Research to find options for paper suppliers you can turn to for wholesale pricing, bulk ordering, etc. Look into both local and national suppliers. One nationally recognized brand that focuses more on correspondence & stationery is Envelopments, but also consider talking to your local printers to see what stocks they offer. Many times, printers are more than happy to get paper samples for you as well as swatch books. Some paper brands to consider are Neenah, Mohawk, Domtar, Wausau and that is just a few of MANY options out there. (Note: Some suppliers require a fee to become a dealer of their product.)
6. Find a Printing Company
This isn’t about finding just a printing company (there are plenty out there), but finding a high-quality and reliable printer. I’ll be honest. This might take MANY trials and tribulations before you find an answer to this one. I would bet money that you will have issues with the printers cutting your stock wrong, printing on the wrong paper, and those are just a few of the setbacks that could occur. Keep this in mind when creating your timeline and make sure to allow for hiccups during the printing process.
7. Become Friends with the Post Office
The post office and I have a love/hate relationship. Sometimes, I think they are the devil, while other times we are BFFs. The best advice I can give is to find a branch you consistently use and that has FRIENDLY people on staff. (This might be harder than you think!) Also, try to avoid going to the branch during lunchtime or right after work, which seems to be their busiest times of day. In terms of design, always take into consideration the USPS regulations (i.e. postcard sizes) when designing, and remember, standard postage ($.44) will not be enough for most invites. Based on weight and size, most invitations will need additional postage. Therefore, be sure to make your client aware of these often “forgotten” additional costs upfront during the initial consult.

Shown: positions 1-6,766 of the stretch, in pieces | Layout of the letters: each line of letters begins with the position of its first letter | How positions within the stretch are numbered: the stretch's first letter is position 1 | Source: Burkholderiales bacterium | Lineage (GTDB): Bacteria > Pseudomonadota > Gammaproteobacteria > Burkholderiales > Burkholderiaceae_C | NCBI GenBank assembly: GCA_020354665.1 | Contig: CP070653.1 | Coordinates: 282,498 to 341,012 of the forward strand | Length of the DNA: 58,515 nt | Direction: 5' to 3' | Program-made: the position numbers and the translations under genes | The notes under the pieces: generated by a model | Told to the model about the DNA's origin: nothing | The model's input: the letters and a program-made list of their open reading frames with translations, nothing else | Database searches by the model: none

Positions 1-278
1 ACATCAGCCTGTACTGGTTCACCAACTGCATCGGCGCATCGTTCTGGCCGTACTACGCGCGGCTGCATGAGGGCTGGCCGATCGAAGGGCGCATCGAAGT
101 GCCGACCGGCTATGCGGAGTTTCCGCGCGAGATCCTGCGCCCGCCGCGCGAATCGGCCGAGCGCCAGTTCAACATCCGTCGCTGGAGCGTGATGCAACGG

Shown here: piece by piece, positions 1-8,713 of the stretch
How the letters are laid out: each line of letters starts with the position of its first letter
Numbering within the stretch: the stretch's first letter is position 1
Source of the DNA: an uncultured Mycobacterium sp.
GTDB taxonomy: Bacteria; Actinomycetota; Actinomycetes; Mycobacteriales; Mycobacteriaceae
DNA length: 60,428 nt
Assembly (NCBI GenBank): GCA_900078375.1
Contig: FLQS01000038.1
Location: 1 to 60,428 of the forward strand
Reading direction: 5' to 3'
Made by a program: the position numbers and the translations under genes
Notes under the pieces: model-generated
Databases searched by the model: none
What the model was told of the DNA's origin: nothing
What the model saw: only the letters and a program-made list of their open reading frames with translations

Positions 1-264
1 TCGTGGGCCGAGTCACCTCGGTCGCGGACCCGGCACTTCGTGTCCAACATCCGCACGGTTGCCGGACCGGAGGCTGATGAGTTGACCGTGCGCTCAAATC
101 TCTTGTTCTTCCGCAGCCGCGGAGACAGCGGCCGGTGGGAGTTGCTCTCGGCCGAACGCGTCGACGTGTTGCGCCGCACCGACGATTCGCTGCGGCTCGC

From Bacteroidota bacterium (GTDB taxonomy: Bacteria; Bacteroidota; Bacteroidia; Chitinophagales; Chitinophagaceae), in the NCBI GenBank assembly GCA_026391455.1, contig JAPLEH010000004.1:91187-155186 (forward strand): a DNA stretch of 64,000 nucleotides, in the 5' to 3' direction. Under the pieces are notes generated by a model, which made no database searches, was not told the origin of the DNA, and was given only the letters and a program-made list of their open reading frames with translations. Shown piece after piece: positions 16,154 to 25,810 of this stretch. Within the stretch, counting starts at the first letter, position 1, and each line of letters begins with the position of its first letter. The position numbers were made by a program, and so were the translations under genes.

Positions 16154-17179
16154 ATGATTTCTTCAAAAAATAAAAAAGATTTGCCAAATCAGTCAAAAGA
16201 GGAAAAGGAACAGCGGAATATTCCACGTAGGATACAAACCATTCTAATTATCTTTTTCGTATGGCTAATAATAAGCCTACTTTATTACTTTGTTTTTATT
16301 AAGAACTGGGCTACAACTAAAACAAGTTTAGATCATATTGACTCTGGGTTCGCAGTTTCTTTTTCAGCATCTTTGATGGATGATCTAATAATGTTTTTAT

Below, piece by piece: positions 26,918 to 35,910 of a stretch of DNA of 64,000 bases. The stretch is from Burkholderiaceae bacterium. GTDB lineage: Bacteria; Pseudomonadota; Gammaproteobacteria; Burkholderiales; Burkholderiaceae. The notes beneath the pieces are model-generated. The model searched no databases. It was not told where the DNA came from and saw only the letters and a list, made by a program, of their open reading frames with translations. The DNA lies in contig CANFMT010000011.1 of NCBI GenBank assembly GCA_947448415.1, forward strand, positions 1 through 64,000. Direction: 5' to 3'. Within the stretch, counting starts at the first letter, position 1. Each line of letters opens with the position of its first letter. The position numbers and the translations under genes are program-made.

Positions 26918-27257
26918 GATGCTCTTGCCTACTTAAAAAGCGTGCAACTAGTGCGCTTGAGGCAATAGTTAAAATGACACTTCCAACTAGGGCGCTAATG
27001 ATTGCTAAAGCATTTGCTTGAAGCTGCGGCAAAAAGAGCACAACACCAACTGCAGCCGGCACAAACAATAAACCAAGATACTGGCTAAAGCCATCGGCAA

8. Create a Blog
I’ll admit, I’m a newcomer to this as well. My blog definitely is a work in progress, but this is one tip I feel you MUST implement to stay competitive in the industry. Here are a few (of MANY) reasons to start a blog: It allows you to display your current projects without having to wait to post them to your website. You can give advice and tips to inform readers, therefore exhibiting your expertise in your field. It allows readers to get a sense of who you are on a more personal level as you develop your blogging voice. It creates another way for potential clients to find you while searching on the web. And there are many, many more benefits. In other words, just do it. Blogger and WordPress are a couple sites to check out to begin creating your blog.
9. Develop a Pricing Strategy
Create a standard pricing strategy that will give you a starting point when pricing each project. Some questions to think about are: How will you charge for custom work? Will you offer packages? Will you have pre-existing designs that clients can choose from? What’s included in your price (assembly, addressing, stamping, sealing, delivery, etc)?
10. Be Patient
Don’t expect to make money overnight. It takes time to establish yourself and your brand. It’s not going to be a walk in the park. With hard work, dedication, and passion your dream can become a reality.